ter blacks hover at 7.3 per cent,
and it is apparent that there is
little hope of achieving the 1970
target under present circum-
stances.
The goal was set by the Re-
gents amid the fiery Black Ac-
tion Movement (BAM) strike of
March, 1970, during which stu-
dents stayed home and picket-
ers patrolled University build-
ings and disrupted classes. The
dispute focused on the question
of financial aid to minority stu-

dents. The BAM leaders were
satisfied with the ten per cent
goal, but called it unrealistic
in light of a lack of sufficient
aid.
President Robben Fleming an-
nounced a plan to shift money
to the financial aid program, a
move which the administration
estimated would provide $9 mil-
lion by 1973-74 - an amount
which would admit enough black
students to reach the goal by
the same year. In the spring of
1973, the University announced
the achievement of the financial
aid goal, but acknowledged later
in the year that black enroll-
ment was only 7.3 per cent. It
has not risen since.

A series of complex factors
have apparently held down the
black population on campus,
particularly an economy which
encourages students to find jobs
directly after high school, and
a hostile atmosphere in Ann
Arbor.
Marshea Anderson, a student
who represented the protesting
minority groups last winter,
complained that the University
has never intended to reach the
ten per cent goal and that offi-
cials refuse to seriously consider
student grievances.
She says the administration
replies to student demands by
saying, " 'Right, that's a legiti-
mate grievance, we didn't think

of that, let's form a commit-
tee . . .' " But she says the
students are denied influence on
the committees by University
double-talk.
"AS STUDENTS we don't
have answers. That's a given,"
she says. "We don't have any
power. The typical University
jargon and all that-it just sort
of renders you into oblivion."
But William Cash, Fleming's
assistant for human relations,
says the 1975 meetings showed
the angry students that the
University has made a series
of efforts to reach the goal and
its failure was determined by
factors beyond the administra-

level
tion's control.
T h e enrollment projections
were on schedule for two years,
but the economic downturn dis-
couraged students from consid-
ering a four-year, liberal arts
education and t u r n e d their
sights toward vocational learn-
ing and jobs, according to Op-
portunity P r o g r a m Director
George Goodman.
"IT'S KIND of inconsistent
for us to keep beating the bush-
es in these high schools and tell
all these students about the
great opportunities at the Uni-
versity of Michigan when stu-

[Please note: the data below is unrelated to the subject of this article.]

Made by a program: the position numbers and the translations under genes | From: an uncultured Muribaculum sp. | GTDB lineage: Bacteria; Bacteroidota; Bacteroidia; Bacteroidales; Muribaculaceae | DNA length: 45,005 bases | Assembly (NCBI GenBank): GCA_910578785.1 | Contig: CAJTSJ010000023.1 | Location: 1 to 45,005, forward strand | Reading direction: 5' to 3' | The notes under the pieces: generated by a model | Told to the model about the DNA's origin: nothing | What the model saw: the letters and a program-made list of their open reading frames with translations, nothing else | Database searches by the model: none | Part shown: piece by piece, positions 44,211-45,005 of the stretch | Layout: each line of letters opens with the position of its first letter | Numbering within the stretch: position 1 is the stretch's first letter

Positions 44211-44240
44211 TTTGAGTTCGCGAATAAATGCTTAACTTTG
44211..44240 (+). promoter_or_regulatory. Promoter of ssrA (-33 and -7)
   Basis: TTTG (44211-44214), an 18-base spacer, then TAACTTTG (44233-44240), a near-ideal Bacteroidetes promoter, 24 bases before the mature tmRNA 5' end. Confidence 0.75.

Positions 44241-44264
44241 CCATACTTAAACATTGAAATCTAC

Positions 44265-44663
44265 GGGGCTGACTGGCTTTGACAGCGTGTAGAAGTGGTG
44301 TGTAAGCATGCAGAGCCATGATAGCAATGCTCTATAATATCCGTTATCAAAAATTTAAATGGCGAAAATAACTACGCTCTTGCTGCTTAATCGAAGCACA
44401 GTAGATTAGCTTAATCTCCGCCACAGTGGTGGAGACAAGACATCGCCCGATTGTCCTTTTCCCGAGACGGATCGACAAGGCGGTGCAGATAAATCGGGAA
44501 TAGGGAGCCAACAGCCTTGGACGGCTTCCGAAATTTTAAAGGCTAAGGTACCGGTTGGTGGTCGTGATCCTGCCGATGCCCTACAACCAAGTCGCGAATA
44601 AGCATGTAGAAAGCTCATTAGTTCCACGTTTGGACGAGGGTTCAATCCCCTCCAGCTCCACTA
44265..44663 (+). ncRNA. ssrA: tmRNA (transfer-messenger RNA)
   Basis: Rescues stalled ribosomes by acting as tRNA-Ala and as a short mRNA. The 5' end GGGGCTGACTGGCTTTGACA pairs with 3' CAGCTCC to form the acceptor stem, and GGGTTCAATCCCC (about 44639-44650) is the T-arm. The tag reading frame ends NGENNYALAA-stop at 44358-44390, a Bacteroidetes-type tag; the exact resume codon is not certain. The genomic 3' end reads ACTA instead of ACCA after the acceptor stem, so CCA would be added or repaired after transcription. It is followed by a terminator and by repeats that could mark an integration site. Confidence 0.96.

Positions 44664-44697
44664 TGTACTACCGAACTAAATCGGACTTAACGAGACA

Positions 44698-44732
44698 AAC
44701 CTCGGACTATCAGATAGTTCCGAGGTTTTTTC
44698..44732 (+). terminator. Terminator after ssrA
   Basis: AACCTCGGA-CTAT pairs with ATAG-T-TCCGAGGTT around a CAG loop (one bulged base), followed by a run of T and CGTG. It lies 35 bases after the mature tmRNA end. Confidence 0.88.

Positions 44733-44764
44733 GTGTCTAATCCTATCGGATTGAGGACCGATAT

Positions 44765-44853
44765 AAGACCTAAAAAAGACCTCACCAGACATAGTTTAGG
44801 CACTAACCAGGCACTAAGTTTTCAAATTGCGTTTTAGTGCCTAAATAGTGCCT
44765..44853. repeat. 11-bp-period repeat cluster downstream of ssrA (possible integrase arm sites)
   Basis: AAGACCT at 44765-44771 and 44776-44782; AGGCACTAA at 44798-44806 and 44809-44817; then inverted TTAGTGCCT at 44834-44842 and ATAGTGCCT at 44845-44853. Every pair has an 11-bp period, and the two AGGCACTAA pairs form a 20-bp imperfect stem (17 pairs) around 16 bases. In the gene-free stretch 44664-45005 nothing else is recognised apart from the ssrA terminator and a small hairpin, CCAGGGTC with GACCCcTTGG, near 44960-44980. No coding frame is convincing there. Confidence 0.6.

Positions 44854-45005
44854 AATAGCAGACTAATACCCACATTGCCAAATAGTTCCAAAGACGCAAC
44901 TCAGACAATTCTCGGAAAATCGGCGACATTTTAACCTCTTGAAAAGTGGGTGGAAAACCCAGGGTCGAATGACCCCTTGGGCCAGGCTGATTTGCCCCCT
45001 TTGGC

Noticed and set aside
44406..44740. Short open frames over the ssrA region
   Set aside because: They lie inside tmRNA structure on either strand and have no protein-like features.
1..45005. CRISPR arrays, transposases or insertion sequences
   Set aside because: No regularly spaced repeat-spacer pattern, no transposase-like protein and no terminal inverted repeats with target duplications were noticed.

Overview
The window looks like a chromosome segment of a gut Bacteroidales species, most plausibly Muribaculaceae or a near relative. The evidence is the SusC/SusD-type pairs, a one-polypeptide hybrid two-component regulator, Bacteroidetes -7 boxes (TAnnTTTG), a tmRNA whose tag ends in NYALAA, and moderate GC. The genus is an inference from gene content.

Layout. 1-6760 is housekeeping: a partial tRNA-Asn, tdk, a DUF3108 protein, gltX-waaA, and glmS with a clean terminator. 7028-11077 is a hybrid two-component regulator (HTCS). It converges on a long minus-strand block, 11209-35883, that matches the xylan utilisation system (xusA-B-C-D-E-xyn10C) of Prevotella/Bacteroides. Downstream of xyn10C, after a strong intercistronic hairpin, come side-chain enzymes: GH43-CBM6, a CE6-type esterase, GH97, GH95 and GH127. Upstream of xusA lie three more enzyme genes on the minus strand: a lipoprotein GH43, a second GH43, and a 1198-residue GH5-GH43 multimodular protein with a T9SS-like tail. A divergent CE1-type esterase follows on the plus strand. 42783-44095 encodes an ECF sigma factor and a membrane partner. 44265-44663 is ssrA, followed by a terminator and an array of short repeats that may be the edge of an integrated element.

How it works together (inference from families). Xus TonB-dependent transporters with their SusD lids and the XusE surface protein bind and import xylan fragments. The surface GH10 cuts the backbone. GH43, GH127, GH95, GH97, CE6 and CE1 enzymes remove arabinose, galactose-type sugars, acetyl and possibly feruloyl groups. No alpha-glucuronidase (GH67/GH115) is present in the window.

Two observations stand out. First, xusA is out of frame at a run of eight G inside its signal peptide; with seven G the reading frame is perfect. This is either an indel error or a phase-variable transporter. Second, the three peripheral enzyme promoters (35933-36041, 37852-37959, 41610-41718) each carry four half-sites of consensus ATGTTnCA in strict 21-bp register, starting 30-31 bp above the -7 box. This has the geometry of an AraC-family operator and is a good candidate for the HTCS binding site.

dents weren't getting jobs,"
See 'U', Page 8

Governors

ask eagan

to quit

[U'talks
with
GEO
stall
By JAMES NICOLL
Contract negotiations between
the Graduate Employes Organi-
zation (GEO) and the Univer-
sity broke down yesterday as
the University's bargaining team
walked out of the session.
The University had demanded
a closed meeting to determine
the ground rules for the bar-
gaining but when GEO refused,
the University's team left.
"GET IN touch with us when
you're ready to negotiate,"
said administration spokesper-
son John Forsyth as he left.
Later he reaffirmed his inten-
tion to wait until the union was
prepared to discuss the matter
in private.
"If they want public negotia-
tions, that's fine with us," For-
syth stated. "We're happy with
the concept of public negotia-
tions." However, the University
demands that either party be
able to close bargaining ses-
sions to the public, and until
the two sides agree on the
ground rules the University
wishes that the talks be closed.
GEO bargaining committee
chairperson Bob Thurston call-
ed the University's action a
"very strange and unfortunate
m o v e." He indicated GEO
would send Forsyth a letter in-
forming him that GEO would
be at the next scheduled meet-
ing Friday. He warned, how-
ever, that GEO had no intention
of backing down from its posi-
tion on public meetings.
Yesterday's meeting was only
the third between the two sides.
The contract talks are already
far behind schedule and sub-
stantive issues have not even
been touched upon.
Last year, GEO staged a two-
month strike in order to receive
benefits ranging from higher
salaries to job security.

Colleagues urge
unification of party

By AP and UPI
Campaigning in N o r t h
Carolina yesterday, Ronald
Reagan repeated his inten-
tion to remain in the pres-
idential race d e s p i t e a
statement released by nine
of the 13 Republican gov-
ernors that he withdraw in
order to unify the party.
Among the n i n e gover-
nors urging Reagan to back
out was Michigan's William
Milliken.
campaign 76
FORD AND Reagan face each
other next Tuesday in the North
Carolina primary.
The state executives said they
"nowtcall upon RonaldpReagan
to withdraw from the presiden-
tial race, and with us and all
other Republicans, work for the
election of President Ford."
Reagan responded, "I'm not
going to take my advice from
the campaign organization of
Mr. Ford. Those are the same
governors who at the beginning
pledged support to Mr. Ford."
MEANWHILE, Ford in an in-
terview with a Charlotte tele-

Daily Photo by ALAN BILINSKY
Fiddler on the Diag

ST. JOSEPH'S DENIES CHARGES:

Hospital hit for discrimination

vision station released yester-
day, withdrew his previous as-
sessment that his victory over
Reagan in Illinois this week was